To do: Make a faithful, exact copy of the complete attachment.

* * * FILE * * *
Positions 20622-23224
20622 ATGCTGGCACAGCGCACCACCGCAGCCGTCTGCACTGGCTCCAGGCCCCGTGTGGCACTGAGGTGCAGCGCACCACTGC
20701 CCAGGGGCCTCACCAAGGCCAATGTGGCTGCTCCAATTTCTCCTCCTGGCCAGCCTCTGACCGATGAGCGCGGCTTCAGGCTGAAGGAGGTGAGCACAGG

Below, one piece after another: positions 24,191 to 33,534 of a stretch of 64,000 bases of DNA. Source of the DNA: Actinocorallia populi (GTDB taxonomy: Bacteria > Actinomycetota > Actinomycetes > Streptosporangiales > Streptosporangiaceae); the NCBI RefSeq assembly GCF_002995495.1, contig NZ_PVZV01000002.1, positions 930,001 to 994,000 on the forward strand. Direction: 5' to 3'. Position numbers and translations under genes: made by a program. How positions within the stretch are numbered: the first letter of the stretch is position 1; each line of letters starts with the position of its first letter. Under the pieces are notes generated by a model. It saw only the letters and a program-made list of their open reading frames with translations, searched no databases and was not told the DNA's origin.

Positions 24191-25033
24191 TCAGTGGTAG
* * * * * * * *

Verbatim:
Positions 20622-23224
20622 ATGCTGGCACAGCGCACCACCGCAGCCGTCTGCACTGGCTCCAGGCCCCGTGTGGCACTGAGGTGCAGCGCACCACTGC
20701 CCAGGGGCCTCACCAAGGCCAATGTGGCTGCTCCAATTTCTCCTCCTGGCCAGCCTCTGACCGATGAGCGCGGCTTCAGGCTGAAGGAGGTGAGCACAGG

Below, one piece after another: positions 24,191 to 33,534 of a stretch of 64,000 bases of DNA. Source of the DNA: Actinocorallia populi (GTDB taxonomy: Bacteria > Actinomycetota > Actinomycetes > Streptosporangiales > Streptosporangiaceae); the NCBI RefSeq assembly GCF_002995495.1, contig NZ_PVZV01000002.1, positions 930,001 to 994,000 on the forward strand. Direction: 5' to 3'. Position numbers and translations under genes: made by a program. How positions within the stretch are numbered: the first letter of the stretch is position 1; each line of letters starts with the position of its first letter. Under the pieces are notes generated by a model. It saw only the letters and a program-made list of their open reading frames with translations, searched no databases and was not told the DNA's origin.

Positions 24191-25033
24191 TCAGTGGTAG